Back in November the only two plants on my list were a Peace Lily and a Snake Plant. As a new plant parent the words “impossible to kill” and “easy to care for” were very encouraging. I was afraid that killing a plant early into my journey would be devastating (I was right, but more about that later).
With my “Meet The Family” series of posts I will be introducing you to my plants and tell you a little bit more about the story behind each plant. I will also attempt to share more about my plant care, and how the plant responds to the conditions in our apartment.
After searching for a few weeks I finally managed to find a Sansevieria in December 2019 that was in pretty good shape. I was thrilled to have one in our home because not only are they amazing for purifying the air, they also bring back memories of home.
Growing up in South Africa my mother filled the entire garden on the side of our house with Snake Plants or Mother-In-Law’s Tongue as we refer to it back home. They grew very tall but unfortunately due to the threat of actual snakes they recently decided to remove them all from the garden. I never thought of having a Snake Plant indoors.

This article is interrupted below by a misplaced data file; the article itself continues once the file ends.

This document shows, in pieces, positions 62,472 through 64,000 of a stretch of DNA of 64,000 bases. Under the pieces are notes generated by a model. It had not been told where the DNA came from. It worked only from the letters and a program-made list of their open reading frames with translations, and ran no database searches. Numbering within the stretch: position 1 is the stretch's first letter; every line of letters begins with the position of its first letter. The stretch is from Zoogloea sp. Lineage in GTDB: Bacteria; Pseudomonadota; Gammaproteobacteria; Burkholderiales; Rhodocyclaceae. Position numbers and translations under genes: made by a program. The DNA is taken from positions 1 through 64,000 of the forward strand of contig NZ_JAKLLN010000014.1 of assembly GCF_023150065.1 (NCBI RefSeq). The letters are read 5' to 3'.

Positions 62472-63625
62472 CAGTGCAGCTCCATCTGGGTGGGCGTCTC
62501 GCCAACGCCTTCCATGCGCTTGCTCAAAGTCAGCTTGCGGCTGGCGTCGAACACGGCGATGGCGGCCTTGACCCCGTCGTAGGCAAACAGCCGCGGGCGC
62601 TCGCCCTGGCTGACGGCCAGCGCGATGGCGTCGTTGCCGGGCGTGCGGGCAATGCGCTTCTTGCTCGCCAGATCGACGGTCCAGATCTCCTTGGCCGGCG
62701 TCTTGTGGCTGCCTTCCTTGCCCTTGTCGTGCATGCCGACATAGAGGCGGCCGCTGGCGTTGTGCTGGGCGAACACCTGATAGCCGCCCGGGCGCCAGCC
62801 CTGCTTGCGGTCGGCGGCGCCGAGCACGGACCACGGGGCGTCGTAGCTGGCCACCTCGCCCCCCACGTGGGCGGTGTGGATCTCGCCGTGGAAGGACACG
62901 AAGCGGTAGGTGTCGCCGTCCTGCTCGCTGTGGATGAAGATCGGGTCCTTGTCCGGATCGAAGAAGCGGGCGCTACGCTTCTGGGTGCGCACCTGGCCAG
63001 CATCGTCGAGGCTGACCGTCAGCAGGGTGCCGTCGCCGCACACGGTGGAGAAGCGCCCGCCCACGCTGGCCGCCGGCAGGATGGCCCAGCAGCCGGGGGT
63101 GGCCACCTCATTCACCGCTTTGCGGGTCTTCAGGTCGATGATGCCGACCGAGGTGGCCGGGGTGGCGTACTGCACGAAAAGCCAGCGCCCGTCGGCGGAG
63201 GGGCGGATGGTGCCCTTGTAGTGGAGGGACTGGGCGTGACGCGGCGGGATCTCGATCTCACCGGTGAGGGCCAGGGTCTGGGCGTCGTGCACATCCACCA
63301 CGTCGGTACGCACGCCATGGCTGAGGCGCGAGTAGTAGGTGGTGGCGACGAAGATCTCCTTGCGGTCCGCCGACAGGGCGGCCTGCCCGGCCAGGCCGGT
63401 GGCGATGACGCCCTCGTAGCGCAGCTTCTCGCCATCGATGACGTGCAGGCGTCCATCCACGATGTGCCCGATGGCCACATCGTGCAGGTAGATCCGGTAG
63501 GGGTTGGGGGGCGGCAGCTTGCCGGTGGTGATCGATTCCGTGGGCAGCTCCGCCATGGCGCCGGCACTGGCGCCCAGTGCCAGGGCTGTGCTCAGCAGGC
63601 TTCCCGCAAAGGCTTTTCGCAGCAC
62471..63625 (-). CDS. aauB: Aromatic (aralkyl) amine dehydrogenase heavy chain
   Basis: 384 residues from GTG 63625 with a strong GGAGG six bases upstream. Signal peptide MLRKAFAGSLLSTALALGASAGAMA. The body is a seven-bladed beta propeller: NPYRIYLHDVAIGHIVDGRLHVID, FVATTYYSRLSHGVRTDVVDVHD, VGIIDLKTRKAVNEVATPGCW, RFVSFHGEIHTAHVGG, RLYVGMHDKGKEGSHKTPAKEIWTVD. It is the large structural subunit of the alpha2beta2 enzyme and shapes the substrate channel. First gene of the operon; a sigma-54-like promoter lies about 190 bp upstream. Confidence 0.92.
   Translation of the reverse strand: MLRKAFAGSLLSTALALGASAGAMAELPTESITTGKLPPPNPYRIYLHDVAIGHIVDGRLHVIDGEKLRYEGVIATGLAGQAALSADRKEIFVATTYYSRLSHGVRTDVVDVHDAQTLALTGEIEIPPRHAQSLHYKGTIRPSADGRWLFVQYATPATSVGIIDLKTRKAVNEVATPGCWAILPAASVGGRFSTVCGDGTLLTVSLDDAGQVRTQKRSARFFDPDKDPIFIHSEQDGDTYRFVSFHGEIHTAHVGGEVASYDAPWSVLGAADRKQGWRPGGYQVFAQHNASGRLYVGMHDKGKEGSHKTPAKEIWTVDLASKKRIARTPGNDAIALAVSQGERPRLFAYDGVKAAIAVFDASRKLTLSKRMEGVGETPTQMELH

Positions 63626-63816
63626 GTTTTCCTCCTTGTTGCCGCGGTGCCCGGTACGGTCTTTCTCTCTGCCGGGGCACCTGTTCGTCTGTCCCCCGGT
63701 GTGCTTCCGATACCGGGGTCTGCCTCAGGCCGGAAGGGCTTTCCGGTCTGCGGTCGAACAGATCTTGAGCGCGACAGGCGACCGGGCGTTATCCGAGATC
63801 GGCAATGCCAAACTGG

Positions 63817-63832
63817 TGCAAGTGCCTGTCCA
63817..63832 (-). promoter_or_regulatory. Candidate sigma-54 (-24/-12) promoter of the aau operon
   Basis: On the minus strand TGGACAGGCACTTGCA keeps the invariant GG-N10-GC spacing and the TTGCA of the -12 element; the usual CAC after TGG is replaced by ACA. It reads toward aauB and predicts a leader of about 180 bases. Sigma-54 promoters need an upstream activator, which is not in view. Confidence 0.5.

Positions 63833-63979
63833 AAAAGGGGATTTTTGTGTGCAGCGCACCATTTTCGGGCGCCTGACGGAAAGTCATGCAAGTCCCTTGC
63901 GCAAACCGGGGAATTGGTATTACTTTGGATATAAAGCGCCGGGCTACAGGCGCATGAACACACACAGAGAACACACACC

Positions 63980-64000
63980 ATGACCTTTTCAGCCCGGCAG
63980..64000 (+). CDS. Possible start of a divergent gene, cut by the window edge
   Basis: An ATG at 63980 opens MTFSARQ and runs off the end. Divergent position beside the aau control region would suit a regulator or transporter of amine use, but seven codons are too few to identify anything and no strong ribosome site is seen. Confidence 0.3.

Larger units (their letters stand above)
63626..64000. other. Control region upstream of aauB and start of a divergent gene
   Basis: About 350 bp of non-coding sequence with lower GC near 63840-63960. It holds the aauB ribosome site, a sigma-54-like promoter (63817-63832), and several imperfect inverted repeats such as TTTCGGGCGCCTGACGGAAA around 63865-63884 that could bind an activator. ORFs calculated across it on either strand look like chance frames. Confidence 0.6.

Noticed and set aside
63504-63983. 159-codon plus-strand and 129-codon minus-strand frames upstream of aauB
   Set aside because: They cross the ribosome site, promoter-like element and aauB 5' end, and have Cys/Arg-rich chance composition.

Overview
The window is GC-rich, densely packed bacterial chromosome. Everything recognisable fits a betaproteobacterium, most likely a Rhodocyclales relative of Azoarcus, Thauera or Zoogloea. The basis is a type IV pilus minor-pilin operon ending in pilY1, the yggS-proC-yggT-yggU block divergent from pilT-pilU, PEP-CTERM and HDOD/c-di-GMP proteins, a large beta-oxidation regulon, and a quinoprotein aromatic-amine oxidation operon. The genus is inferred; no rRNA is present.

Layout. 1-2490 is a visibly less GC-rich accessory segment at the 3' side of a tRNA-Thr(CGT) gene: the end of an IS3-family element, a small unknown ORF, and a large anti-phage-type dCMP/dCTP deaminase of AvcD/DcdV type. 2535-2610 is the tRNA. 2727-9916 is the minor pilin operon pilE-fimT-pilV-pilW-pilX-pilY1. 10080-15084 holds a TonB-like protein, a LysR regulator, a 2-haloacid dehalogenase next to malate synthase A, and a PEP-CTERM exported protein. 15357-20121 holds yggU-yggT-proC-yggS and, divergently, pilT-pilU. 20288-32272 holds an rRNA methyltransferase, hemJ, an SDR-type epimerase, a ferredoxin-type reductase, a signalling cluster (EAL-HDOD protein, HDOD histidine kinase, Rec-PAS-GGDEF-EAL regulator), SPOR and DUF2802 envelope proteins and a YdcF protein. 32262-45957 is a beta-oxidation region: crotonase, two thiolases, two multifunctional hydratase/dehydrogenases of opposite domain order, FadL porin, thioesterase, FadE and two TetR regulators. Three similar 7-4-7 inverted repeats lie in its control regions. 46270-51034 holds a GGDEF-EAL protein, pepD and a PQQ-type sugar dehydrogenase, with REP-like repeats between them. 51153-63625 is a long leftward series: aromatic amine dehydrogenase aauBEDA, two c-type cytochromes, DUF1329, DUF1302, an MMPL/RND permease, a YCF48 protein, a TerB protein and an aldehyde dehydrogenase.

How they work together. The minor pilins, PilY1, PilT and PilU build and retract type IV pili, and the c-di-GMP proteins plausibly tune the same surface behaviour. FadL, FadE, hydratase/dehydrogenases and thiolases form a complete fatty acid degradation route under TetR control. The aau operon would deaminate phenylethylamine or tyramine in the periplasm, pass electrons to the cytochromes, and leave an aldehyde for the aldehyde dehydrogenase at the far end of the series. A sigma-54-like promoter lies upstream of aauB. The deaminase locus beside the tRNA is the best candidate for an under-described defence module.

I have planted her in a mix of cactus soil, houseplant soil and perlite. I water her about every 2-3 weeks depending on how dry the soil is. In winter I water less frequently so that she can dry out. I used to have her on the nightstand in our guest bedroom, but as that has since become a quarantine corner for a spider mite infested Calathea (more on that later) I have moved her to the window sill. Since she has been in the South/South West facing window with bright direct light she has started to show more growth and I had to move one of the three to a separate pot.
My Sansevieria is from Woodies and the pot she is currently in is from Next. I can 100% recommend them to anyone that wants to start a plant family or wants to add some plants to their homes as they don’t need a lot to survive. They are especially great for lower light areas as they can survive without a lot of natural light.
As far as I can tell this one is a Sansevieria Trifasciata Futura Superba but if anyone can confirm the exact variety of my plant please let me know.